Table of Contents
International Journal of Population Research
Volume 2015, Article ID 978186, 16 pages
Research Article

Accuracy of Nearly Extinct Cohort Methods for Estimating Very Elderly Subnational Populations

1Queensland Centre for Population Research, School of Geography, Planning and Environmental Management, The University of Queensland, Brisbane, QLD 4072, Australia
2Northern Institute, Charles Darwin University, Darwin, NT 0909, Australia

Received 4 February 2015; Accepted 28 May 2015

Academic Editor: Jonathan Haughton

Copyright © 2015 Wilma Terblanche and Tom Wilson. This is an open access article distributed under the Creative Commons Attribution License, which permits unrestricted use, distribution, and reproduction in any medium, provided the original work is properly cited.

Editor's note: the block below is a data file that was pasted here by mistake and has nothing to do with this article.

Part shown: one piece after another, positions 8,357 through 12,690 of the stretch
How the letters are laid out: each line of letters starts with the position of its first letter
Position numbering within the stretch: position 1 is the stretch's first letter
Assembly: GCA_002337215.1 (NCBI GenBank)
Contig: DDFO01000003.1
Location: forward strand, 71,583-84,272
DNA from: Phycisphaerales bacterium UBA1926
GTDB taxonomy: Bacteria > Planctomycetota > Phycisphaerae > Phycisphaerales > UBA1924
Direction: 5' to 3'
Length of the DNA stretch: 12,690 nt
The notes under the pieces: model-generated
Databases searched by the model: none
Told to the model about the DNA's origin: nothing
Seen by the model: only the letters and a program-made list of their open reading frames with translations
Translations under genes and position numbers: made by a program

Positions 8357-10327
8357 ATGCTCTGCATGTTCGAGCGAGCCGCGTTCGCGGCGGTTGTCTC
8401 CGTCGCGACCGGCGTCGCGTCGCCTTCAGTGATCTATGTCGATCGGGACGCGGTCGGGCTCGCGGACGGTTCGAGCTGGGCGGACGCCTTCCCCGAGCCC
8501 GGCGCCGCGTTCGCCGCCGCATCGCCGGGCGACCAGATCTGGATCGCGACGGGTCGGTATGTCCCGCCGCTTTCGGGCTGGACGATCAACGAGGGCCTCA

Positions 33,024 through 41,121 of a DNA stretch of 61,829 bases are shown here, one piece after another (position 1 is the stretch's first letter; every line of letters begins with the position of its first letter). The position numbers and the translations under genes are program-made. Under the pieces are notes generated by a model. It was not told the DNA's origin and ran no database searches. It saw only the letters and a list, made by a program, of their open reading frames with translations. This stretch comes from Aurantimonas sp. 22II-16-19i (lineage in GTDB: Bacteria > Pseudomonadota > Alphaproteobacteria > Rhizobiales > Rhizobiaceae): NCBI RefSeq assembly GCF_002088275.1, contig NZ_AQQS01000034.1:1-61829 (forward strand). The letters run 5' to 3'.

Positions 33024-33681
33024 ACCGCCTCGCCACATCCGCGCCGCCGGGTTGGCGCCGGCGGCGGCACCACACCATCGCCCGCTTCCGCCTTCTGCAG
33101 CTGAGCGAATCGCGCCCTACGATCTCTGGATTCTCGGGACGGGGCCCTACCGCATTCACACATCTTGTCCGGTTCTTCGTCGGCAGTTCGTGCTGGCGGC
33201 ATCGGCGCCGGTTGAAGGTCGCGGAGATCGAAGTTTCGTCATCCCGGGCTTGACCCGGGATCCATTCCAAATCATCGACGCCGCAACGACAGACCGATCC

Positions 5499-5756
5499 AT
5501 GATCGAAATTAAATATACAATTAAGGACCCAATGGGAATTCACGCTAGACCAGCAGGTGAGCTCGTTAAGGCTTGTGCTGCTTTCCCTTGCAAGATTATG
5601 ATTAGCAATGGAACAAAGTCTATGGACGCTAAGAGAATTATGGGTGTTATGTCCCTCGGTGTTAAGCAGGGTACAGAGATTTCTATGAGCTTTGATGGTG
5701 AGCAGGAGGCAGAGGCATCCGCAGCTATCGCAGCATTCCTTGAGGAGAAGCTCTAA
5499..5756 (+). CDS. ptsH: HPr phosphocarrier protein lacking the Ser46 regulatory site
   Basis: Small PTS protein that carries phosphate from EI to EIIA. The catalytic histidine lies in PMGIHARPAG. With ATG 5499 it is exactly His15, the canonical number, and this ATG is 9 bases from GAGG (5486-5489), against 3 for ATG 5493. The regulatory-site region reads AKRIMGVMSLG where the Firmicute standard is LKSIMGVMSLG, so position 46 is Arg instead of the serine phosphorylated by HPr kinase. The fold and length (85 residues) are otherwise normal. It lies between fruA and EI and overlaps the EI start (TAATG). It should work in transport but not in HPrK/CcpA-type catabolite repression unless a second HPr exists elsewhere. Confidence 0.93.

Increasing very elderly populations (ages 85+) have potentially major implications for the cost of income support, aged care, and healthcare. The availability of accurate estimates for this population age group, not only at a national level but also at a state or regional scale, is vital for policy development, budgeting, and planning for services. At the highest ages census-based population estimates are well known to be problematic and previous studies have demonstrated that more accurate estimates can be obtained indirectly from death data. This paper assesses indirect estimation methods for estimating state-level very elderly populations from death counts. A method for incorporating internal migration is also proposed. The results confirm that the accuracy of official estimates deteriorates rapidly with increasing age from 95 and that the survivor ratio method can be successfully applied at subnational level and internal migration is minor. It is shown that the simpler alternative of applying the survivor ratio method at a national level and apportioning the estimates between the states produces very accurate estimates for most states and years. This is the recommended method. While the methods are applied at a state level in Australia, the principles are generic and are applicable to other subnational geographies.